Bidar earned a place on the World Monument Watchlist 2014.[29] Of the 741 proposals received from 166 countries, 67 sites from 41 countries were finally selected which were announced by WMF president Bonnie Burnham in New York on October 8, 2013.[30] Along with "the historic city of Bidar", two other sites in India to figure in the list were the house of Sheikh Salim Chisti in Fatehpur Sikri and Juna Mahal in Rajasthan.

The WMF in its current watch site for "the historic city of Bidar" says ″challenges to the site include a lack of integrated conservation and maintenance, environmental pollution, and the construction of new developments and roadways that encroach on the historic fabric. Current land use regulations also threaten the economic livelihood of many of the city's residents, and it is hoped that revised, context-specific planning policies would both protect Bidar's historic assets while also supporting the future of its local population. It is hoped that Watch-listing will spur documentation and analysis of the city's conditions, followed by policy development and applied conservation interventions that will reveal and maintain Bidar's rich heritage, as well as support a robust and sustainable tourist industry.″[31]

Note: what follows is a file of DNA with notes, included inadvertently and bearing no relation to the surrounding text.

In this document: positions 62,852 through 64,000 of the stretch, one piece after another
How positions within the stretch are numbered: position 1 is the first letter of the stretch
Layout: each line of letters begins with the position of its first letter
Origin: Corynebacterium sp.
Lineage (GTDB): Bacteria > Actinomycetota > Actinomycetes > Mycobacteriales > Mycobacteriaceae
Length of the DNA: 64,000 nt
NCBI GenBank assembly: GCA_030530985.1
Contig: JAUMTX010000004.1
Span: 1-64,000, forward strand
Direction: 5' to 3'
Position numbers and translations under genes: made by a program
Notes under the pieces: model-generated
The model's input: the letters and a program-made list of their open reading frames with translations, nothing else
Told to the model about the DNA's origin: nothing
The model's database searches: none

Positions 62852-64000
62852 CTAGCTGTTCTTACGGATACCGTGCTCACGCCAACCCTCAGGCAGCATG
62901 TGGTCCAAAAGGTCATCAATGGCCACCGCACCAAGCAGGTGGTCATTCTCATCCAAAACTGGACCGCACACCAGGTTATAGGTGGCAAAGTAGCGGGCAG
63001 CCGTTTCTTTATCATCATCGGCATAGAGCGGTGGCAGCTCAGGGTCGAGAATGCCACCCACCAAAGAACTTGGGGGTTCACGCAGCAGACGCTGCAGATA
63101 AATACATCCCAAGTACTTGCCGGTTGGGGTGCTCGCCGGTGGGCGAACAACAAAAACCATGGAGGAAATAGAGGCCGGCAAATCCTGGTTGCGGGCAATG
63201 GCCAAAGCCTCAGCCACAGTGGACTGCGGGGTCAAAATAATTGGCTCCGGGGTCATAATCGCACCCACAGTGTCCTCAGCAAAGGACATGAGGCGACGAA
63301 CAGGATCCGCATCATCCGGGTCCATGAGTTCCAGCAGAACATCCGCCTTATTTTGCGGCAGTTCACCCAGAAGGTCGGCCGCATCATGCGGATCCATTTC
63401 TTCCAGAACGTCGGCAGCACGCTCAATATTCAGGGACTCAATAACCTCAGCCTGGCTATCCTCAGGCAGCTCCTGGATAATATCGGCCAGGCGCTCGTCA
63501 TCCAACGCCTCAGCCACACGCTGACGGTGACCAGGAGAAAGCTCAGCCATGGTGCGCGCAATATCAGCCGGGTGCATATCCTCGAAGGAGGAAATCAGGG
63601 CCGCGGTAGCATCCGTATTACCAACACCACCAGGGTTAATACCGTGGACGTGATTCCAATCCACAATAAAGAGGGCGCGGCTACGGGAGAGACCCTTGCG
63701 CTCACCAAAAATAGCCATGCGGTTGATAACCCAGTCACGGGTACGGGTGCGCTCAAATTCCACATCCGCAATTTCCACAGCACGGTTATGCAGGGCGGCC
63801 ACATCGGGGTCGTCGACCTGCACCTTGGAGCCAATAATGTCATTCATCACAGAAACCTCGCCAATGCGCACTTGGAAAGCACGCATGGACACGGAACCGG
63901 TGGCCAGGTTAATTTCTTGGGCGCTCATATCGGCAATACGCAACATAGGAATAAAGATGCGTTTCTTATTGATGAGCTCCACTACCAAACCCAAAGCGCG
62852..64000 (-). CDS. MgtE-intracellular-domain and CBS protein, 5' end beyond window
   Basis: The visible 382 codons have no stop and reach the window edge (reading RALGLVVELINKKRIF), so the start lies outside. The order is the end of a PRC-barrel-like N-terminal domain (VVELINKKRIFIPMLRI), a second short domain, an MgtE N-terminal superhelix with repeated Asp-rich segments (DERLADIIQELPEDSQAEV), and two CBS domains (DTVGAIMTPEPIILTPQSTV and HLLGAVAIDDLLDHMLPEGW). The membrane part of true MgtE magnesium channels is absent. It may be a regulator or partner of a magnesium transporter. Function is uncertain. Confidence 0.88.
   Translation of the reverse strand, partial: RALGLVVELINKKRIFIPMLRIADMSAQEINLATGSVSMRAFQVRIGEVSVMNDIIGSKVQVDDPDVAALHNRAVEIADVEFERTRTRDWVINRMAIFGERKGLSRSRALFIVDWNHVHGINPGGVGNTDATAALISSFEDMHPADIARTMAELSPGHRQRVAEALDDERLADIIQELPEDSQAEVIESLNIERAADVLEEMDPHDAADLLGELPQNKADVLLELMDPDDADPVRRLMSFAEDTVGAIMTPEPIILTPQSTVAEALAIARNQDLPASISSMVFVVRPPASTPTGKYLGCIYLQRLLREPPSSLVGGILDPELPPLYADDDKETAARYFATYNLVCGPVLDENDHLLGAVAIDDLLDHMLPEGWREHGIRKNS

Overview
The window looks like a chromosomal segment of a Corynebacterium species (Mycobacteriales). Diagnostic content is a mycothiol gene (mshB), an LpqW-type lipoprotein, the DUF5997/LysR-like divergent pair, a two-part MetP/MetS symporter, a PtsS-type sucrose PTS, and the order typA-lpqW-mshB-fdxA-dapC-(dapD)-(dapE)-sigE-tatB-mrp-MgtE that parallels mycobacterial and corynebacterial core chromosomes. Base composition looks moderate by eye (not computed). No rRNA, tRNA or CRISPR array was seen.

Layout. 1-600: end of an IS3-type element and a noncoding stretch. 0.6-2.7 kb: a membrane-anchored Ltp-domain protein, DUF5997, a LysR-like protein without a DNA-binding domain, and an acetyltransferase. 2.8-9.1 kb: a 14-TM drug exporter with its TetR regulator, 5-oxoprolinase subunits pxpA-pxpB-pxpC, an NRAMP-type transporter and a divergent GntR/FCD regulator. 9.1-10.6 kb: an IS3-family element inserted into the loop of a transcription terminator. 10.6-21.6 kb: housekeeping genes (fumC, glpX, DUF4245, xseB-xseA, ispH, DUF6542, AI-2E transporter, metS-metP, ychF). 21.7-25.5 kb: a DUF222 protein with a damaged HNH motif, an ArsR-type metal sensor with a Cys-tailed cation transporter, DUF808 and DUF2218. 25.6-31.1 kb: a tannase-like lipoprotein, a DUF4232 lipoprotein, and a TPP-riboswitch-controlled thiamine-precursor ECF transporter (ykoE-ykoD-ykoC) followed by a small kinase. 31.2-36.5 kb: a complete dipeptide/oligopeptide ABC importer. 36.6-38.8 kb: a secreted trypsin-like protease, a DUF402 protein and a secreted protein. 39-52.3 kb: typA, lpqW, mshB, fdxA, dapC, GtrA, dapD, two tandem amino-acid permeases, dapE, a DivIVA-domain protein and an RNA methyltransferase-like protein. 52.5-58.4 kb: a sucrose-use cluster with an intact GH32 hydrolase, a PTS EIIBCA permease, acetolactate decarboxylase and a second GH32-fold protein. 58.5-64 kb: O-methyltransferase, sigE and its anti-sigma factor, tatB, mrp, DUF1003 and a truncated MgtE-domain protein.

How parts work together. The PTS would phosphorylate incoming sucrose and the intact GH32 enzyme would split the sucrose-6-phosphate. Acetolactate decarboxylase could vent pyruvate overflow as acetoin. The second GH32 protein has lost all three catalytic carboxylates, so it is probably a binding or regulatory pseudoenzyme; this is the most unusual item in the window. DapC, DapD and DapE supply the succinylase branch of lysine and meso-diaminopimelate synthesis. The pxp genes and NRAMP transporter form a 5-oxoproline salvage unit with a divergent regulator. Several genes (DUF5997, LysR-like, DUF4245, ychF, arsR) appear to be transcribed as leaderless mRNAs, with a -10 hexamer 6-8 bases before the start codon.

Mahmud Gawan Madrasa[edit]

This grandiose madrasa was built by the prime-minister of the Bahmani empire, Mahmud Gawan in the late 15th century. Its only the most imposing building of the Bahmani period, but in its plan and in the general style of its architecture it is a unique monument of its kind in India. The Madrasa, a multi-disciplinary university he set up, which had a library of around 3,000 valuable manuscripts, was severely damaged when gunpowder stored inside the rooms went off during a 27-day siege of the city by Mughal king Aurangazeb in 1656. The Mahmud Gawan Madrasa is protected by the Archaeological Survey of India.